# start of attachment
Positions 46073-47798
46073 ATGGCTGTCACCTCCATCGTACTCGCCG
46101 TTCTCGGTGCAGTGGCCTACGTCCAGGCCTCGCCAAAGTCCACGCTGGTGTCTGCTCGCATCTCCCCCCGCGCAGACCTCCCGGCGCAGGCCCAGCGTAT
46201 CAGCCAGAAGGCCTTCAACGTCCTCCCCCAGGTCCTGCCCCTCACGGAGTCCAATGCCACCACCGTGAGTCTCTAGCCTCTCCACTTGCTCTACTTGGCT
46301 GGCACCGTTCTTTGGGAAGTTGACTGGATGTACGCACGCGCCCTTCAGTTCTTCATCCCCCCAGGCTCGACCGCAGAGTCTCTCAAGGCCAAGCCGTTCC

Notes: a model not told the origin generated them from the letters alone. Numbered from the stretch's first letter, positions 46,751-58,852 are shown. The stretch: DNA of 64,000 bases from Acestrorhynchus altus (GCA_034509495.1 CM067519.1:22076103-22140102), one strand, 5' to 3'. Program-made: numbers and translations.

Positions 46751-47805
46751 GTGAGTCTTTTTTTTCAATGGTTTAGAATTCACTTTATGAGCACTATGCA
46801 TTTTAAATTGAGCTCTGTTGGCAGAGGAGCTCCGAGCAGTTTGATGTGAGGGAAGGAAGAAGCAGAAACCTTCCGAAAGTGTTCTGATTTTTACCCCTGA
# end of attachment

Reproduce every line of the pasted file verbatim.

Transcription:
Positions 46073-47798
46073 ATGGCTGTCACCTCCATCGTACTCGCCG
46101 TTCTCGGTGCAGTGGCCTACGTCCAGGCCTCGCCAAAGTCCACGCTGGTGTCTGCTCGCATCTCCCCCCGCGCAGACCTCCCGGCGCAGGCCCAGCGTAT
46201 CAGCCAGAAGGCCTTCAACGTCCTCCCCCAGGTCCTGCCCCTCACGGAGTCCAATGCCACCACCGTGAGTCTCTAGCCTCTCCACTTGCTCTACTTGGCT
46301 GGCACCGTTCTTTGGGAAGTTGACTGGATGTACGCACGCGCCCTTCAGTTCTTCATCCCCCCAGGCTCGACCGCAGAGTCTCTCAAGGCCAAGCCGTTCC

Notes: a model not told the origin generated them from the letters alone. Numbered from the stretch's first letter, positions 46,751-58,852 are shown. The stretch: DNA of 64,000 bases from Acestrorhynchus altus (GCA_034509495.1 CM067519.1:22076103-22140102), one strand, 5' to 3'. Program-made: numbers and translations.

Positions 46751-47805
46751 GTGAGTCTTTTTTTTCAATGGTTTAGAATTCACTTTATGAGCACTATGCA
46801 TTTTAAATTGAGCTCTGTTGGCAGAGGAGCTCCGAGCAGTTTGATGTGAGGGAAGGAAGAAGCAGAAACCTTCCGAAAGTGTTCTGATTTTTACCCCTGA